It also feels unscrupulous to deny bonuses to someone that brought their own food that doesn’t fall into those categories (soup, for example), or doesn’t consume certain food items (beef, for example).

How can I fairly offer buffs (and debuffs?) without directly involving player-food-consumption?

How to discourage players from roleplaying out of their alignment when using a 3.5e alignment system in a 4e game?

My GM would like to implement the 3.5e grid-based alignment system in his 4th edition game. He would also like to implement better penalties for not playing within your alignment.

I understand that 4e doesn’t provide for any such thing as penalties so he doesn’t have an applicable framework to proceed from.

What are some house rules that could work here?

How can I discourage a player from making the same character if their current one dies?

This was inspired by this question: Should I allow players to recreate the exact same character if they die?

Whilst it was closed as too subjective (because it asks whether one should want to do this), I think there was an interesting subject matter here, so I’m going to start my question with the premise that I do want to discourage my players from doing this.

As for whether or not I should feel this way, I believe the answers to the other question already cover that (basically, is the rest of the table as troubled by this or is it just me, and if it is just me then does it really matter if that’s what the players find fun?).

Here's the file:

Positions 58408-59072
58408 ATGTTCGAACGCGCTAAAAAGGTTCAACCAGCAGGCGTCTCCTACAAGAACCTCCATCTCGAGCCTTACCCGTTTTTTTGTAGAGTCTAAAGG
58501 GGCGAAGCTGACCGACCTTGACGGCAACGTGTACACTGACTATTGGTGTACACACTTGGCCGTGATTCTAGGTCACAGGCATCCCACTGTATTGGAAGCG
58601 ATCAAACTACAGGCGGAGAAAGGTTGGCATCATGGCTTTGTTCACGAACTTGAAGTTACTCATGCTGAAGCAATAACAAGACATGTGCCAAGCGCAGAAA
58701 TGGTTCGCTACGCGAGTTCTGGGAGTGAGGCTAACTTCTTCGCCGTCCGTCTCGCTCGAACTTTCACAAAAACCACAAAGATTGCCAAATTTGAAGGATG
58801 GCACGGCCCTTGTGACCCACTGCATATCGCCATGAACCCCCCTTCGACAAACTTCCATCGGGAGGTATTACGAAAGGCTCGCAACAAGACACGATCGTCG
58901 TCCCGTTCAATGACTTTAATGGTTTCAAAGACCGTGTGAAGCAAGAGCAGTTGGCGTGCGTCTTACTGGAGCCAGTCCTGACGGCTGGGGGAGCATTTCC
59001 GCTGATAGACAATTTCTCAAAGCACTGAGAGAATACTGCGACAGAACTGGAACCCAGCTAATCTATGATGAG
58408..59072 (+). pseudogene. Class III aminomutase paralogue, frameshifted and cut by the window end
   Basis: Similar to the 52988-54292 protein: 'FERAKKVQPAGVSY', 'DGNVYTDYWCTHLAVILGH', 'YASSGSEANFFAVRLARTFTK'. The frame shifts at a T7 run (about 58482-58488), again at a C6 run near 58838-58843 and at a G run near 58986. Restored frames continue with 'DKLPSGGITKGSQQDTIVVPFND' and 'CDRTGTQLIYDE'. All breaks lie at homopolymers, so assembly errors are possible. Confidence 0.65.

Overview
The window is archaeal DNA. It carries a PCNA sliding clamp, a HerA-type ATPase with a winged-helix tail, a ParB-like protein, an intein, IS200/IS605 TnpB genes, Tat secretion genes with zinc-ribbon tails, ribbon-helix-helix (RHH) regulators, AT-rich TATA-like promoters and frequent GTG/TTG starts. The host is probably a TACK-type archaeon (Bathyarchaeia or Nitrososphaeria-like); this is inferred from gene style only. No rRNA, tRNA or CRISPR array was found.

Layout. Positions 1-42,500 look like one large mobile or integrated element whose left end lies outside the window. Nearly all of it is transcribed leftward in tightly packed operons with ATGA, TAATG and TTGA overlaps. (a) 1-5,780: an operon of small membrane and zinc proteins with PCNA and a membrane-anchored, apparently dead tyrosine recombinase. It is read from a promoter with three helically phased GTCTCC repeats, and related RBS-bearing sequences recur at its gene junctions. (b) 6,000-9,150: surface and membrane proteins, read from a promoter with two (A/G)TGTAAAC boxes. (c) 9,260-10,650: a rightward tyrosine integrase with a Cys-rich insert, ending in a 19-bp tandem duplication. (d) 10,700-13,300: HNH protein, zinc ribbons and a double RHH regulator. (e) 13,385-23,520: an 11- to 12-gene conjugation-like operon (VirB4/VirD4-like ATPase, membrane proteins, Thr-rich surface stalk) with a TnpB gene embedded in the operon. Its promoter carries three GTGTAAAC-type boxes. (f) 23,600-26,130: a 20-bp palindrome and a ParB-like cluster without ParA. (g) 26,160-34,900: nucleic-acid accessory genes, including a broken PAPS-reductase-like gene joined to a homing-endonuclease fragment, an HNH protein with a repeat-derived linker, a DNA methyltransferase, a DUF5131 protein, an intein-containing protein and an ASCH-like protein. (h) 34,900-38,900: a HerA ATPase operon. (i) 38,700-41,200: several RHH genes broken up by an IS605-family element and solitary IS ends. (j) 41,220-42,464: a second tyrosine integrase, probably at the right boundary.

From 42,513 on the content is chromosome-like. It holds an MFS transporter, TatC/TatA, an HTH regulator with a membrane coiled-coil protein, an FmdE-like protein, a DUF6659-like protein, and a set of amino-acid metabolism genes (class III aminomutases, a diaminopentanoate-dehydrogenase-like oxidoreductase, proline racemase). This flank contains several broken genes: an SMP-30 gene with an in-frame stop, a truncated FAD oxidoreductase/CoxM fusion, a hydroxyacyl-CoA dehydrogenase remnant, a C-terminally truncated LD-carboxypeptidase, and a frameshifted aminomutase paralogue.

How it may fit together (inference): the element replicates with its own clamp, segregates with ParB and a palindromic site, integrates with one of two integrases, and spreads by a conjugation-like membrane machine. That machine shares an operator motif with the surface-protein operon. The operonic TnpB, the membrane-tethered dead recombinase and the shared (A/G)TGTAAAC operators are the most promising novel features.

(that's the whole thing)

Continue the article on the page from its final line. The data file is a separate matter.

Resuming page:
However, if I need to justify my position, I personally find it boring and unimaginative and therefore it would take away from my fun to some degree if they just made the same character again after they die (especially since I try to work elements of the player’s character’s backstory into the game, so if the same character turned up with the same backstory, that would disappoint me). However, it doesn’t take away from my fun so much that I want to stop DMing for these players or force them to make different characters.

So, to restate that last point, I don’t want to force my players to make a new character; as some of the other question’s answers have said, some players just like playing the same character (either literally, same name and backstory and everything, especially if they don’t take character death well, or more broadly the same character, such as someone who always makes a dwarf fighter with roughly the same personality but with a different name and a slight variation to their backstory), in which case there probably isn’t an answer to this question that wouldn’t also reduce their fun. Hence this question isn’t about those players who won’t budge, it’s about players who aren’t quite so determined to make the same character over and over, but might do so anyway.

So, to try to keep this within the limits of “Good Subjective”, my question is: what methods have you personally used or seen that successfully encouraged players to make new characters or discouraged them from making the same character without forcing the players into it?

I imagine most answers will be answering from the perspective of the DM, but if someone has achieved this as a player, influencing another player to make a different character (without forcing them), then such answers are also welcome.